AMAC Exclusive – By Ben Solis
At the Chinese Communist Party’s (CCP) National Party Congress next month, Chinese President Xi Jinping expects to be given an unprecedented third five-year term. But even as Xi consolidates control of the world’s most populous country and grows his cult of personality, other CCP officials are beginning to openly question his increasingly tyrannical actions, threatening to destabilize what has for more than four decades been a remarkably consistent authoritarian regime.
In an open letter released late last month, three senior members of the CCP, Dong Hongyi, Ma Guihui, and Tian Qizhuang, who joined the party thirty years ago, warned of the dangerous direction China was headed in by embracing a cult of personality around Xi Jinping. Specifically, the letter warned that the party’s goal of “leading everything” and removing safeguards against centralizing too much power would bring China to the brink of disaster.
“The main problem [the] country faces today is that party committees have too much power, and their reach is overly long,” the letter reads. The veteran officials argued that since the CCP should practice socialism within Chinese characteristics, its powers are limited, and its goals are defined. Like any other association, the party must abide by the law, not stand above it.
The party has already fallen into the trap of trying to control everything during COVID-19, the letter points out, a mistake that is ongoing with Xi’s draconian lockdown policies. No one can lead everything, and the idea that they can is absurd, the letter concludes.
The three officials point to the tragedy of the Cultural Revolution as a stark reminder of the dangers of a cult of personality. Under Mao Zedong, Chinese Communists sought to “purge” the country of the remnants of capitalist and traditionalist elements of Chinese society. Lasting from 1966 until Mao’s death in 1976, the Cultural Revolution led to millions of deaths, one of the greatest atrocities in human history. “We call upon those responsible to diffuse the power that has been excessively concentrated without supervision over the years, encourage competition and critique in the party before it is too late,” the letter stated.
Since coming to power in 2013, Xi has slowly eroded the few checks on his power that existed in China’s Communist system. Abandoning the more moderate approach of his predecessors, Xi has instead modeled his rule after Mao, attempting to install a cult of personality around himself. In 2018, Xi successfully pressured the legislature into passing a constitutional amendment abolishing presidential term limits, effectively allowing him to remain in power indefinitely. Under the guise of an “anti-corruption” campaign, Xi removed his political rivals and replaced them with staunch loyalists.
But Xi’s reign has been defined by corruption, as his cronies have come to occupy nearly every position of power. Xi allies fill senior posts in government-backed real estate firms and cooperative banks, stealing money from ordinary Chinese people. In their letter, Hongyi, Guihui, and Qizhuang say that Xi backers earn 100 times more than the average citizens, further contributing to the image of corruption within the system.
As Xi faces this backlash, he has reacted by only further tightening his grip over the country. This has earned him some ominous comparisons to Mao himself – perhaps no surprise given that Xi regularly sports Mao’s plain button-down suit for military parades, and has even adopted Mao’s calligraphy writing style.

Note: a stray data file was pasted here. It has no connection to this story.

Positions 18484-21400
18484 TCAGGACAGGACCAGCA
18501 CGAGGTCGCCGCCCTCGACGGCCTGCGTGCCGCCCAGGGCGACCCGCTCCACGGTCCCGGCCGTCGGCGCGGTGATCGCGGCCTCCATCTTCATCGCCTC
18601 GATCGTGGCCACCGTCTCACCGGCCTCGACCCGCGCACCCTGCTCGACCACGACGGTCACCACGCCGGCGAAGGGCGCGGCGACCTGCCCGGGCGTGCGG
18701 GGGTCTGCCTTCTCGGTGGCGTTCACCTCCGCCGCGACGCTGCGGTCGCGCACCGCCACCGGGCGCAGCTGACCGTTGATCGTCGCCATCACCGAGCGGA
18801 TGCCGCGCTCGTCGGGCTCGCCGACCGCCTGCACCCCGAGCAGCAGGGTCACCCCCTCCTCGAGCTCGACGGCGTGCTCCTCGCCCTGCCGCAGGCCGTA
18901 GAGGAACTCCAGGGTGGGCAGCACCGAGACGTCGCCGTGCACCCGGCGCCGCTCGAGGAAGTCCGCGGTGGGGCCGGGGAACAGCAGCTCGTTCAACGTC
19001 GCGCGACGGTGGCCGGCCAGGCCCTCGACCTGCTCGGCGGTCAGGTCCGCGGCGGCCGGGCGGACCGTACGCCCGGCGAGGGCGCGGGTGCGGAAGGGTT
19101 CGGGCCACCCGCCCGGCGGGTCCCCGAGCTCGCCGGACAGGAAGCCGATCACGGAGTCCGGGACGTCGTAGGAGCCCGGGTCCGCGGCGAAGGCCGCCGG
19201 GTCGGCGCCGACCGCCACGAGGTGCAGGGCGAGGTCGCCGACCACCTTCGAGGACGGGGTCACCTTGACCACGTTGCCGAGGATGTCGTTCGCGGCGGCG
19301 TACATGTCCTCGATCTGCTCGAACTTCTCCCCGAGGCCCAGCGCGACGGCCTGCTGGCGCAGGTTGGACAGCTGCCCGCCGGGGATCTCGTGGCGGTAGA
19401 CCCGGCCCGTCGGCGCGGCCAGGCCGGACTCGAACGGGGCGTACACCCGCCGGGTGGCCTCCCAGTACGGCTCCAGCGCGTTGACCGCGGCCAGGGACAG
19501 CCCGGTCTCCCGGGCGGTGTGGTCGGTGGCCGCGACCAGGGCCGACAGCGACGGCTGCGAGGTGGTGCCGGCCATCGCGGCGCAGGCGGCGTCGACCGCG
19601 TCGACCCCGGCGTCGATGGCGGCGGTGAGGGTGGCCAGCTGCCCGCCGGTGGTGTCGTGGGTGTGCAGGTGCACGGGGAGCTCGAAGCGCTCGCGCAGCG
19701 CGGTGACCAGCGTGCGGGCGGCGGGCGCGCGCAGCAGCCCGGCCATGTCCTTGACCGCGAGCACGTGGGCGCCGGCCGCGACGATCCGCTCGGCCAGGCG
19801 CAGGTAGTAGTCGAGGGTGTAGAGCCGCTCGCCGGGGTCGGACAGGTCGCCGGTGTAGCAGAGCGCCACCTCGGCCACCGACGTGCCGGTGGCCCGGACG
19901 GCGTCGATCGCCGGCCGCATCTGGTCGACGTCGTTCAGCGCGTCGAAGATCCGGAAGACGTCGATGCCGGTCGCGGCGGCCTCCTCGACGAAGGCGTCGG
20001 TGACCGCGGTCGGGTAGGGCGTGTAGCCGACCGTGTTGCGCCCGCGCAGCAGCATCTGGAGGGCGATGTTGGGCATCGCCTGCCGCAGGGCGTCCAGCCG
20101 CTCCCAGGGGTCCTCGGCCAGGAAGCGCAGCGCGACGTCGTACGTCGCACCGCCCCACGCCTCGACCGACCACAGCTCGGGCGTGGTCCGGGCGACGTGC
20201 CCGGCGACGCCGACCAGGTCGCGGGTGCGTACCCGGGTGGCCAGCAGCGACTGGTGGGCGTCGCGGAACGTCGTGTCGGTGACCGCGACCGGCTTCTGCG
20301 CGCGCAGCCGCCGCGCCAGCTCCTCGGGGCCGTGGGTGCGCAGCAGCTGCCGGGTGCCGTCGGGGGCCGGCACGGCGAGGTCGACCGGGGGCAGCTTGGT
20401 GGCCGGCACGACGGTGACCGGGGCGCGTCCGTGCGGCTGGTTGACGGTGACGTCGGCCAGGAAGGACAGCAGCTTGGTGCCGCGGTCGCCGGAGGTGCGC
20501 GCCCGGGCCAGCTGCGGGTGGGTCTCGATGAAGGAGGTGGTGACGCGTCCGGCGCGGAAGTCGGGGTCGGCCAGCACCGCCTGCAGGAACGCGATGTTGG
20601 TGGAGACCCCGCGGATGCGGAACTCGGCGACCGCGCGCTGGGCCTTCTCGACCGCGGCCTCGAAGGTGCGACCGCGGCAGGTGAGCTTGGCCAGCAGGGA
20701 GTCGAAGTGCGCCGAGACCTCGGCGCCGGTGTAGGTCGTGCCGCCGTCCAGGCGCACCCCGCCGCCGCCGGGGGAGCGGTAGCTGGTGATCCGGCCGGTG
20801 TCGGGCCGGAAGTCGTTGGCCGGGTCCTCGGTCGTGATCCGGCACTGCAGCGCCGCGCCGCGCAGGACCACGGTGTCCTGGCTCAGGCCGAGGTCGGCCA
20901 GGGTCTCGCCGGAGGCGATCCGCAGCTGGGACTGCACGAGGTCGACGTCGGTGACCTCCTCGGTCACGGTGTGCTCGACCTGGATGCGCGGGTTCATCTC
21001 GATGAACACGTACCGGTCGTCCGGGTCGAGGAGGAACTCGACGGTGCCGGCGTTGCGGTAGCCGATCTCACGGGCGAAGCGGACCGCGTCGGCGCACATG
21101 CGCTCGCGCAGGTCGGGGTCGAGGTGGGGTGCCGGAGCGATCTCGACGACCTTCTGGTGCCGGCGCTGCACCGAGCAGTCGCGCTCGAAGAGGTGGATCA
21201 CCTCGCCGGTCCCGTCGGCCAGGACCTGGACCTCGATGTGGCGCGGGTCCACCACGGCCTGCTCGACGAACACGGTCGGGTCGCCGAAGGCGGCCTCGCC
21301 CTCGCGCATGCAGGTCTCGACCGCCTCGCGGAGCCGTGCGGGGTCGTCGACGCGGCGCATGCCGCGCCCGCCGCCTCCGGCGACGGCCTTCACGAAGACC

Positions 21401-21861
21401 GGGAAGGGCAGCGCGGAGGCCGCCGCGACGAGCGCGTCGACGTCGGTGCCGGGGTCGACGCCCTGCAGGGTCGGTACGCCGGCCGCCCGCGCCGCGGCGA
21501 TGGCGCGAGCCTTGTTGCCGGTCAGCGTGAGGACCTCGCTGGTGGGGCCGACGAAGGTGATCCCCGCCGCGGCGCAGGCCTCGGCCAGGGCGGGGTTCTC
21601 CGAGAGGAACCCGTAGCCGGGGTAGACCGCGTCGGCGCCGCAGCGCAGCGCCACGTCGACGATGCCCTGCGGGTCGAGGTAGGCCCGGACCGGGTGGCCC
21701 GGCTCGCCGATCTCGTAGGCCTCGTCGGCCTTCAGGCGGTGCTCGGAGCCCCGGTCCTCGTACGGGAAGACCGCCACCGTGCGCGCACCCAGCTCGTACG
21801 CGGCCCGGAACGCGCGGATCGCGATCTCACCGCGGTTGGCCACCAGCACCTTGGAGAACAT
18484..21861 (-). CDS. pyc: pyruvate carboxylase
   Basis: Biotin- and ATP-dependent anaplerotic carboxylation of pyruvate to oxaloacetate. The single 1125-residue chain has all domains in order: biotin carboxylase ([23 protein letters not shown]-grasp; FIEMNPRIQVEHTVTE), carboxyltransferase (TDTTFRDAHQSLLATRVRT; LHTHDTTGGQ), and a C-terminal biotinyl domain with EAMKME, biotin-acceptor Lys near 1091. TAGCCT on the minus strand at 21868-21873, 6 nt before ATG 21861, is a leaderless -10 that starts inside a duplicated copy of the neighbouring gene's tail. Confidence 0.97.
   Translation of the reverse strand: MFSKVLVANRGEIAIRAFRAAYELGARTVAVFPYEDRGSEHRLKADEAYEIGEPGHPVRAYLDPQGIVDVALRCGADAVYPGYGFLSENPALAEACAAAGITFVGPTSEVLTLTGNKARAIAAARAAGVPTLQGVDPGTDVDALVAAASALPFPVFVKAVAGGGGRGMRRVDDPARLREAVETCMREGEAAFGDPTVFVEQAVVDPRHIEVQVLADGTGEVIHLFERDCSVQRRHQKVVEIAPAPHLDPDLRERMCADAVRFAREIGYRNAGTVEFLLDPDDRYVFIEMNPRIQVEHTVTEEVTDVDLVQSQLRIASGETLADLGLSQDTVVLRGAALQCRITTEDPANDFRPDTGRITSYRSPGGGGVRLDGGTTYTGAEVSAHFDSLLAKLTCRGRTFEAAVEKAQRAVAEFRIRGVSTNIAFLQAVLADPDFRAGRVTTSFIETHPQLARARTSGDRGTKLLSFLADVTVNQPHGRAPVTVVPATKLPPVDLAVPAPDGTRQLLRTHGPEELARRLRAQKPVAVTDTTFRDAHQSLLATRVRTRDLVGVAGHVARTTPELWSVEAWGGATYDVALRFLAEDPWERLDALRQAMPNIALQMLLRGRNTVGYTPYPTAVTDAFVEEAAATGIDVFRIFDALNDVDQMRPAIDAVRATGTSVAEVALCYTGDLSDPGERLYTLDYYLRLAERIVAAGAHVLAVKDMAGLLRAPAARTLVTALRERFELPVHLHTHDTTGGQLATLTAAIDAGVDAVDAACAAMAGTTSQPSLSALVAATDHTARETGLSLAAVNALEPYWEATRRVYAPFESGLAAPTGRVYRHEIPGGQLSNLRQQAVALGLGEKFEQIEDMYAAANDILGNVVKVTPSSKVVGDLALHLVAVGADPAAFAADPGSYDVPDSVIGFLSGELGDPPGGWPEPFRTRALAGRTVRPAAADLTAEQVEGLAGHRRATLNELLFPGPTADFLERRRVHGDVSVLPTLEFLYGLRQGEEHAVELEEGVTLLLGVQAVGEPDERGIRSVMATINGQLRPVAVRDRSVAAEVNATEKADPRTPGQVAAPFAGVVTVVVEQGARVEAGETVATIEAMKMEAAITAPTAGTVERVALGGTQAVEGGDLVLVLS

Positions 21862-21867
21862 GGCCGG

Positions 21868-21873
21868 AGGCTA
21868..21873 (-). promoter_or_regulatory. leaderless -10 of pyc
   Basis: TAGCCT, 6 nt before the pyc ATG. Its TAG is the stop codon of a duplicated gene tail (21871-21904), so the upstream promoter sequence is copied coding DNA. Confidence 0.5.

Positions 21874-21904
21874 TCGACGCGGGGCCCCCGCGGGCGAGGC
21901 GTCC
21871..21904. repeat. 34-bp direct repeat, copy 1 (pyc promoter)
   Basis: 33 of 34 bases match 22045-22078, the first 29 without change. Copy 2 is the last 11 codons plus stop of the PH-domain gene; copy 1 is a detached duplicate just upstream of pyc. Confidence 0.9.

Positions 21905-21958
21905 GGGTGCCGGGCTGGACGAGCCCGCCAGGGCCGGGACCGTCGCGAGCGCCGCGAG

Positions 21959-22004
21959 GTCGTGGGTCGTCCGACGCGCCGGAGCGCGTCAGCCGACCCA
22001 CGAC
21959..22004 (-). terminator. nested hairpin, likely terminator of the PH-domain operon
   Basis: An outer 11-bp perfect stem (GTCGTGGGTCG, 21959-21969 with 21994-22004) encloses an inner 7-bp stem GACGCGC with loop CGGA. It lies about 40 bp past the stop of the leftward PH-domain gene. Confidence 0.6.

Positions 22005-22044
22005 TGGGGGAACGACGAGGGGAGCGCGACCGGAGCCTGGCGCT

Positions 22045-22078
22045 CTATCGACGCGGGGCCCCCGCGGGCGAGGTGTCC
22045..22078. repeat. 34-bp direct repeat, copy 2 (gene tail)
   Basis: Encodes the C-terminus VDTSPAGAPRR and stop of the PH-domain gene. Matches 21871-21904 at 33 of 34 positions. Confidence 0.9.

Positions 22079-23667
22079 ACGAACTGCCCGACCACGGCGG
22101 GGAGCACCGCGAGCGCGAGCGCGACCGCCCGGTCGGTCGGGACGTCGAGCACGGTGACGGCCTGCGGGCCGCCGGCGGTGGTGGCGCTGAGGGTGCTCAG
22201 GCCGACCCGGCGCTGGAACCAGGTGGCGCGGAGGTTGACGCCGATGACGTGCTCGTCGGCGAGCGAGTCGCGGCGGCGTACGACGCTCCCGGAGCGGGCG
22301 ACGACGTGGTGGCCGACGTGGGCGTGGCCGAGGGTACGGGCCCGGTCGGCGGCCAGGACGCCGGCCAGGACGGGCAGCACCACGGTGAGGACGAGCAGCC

Thankfully for the Chinese people, Xi’s reign has not yet been marked by the industrial-scale killing that defined Mao’s rule. While Xi has undoubtedly silenced and imprisoned dissenters (the three authors of the letter criticizing Xi have all been placed under strict surveillance) his crackdown has used chiefly the power of the government and the tools of the surveillance state to intimidate opponents, rather than simply executing them en masse, a primary feature of Mao’s Cultural Revolution.
Nonetheless, there is reason to believe the world should view Xi’s growing power with great alarm. While Xi’s brutality again pales in comparison to the other astoundingly evil Communist dictator of the 20th century, Joseph Stalin, his consolidation of power within the Chinese politburo bears striking resemblance to Stalin’s move to do the same after Lenin’s death. Like Xi, Stalin also purged the highest Soviet ranks of those deemed insufficiently loyal (although he accomplished this through murder and gulags, rather than Xi’s strategy of political exile and prison) surrounding himself with young, fervent followers fanatically devoted to his cult of personality. Even now, Xi has moved to lower the maximum age for members of the Politburo, in effect ousting the Old Guard members that might challenge Xi’s power grab.
While Stalin is today remembered as a brutal dictator, it is important to remember that his emergence as a fully-formed tyrant was a slow burn. For the first few years of his rule, Stalin appeared ready to rule in coordination with other Soviet leaders, before eventually transforming a collective dictatorship into a tyrannical dictatorship of one individual. Now, confronted with an eroding popular enthusiasm and increasing opposition within the party, Xi appears to see Stalin’s favorite motto as his own polemical cover for his unquestioned personal rule: “the party exercising unlimited power will lead everything.”
Ben Solis is the pen name of an international affairs journalist, historian, and researcher.
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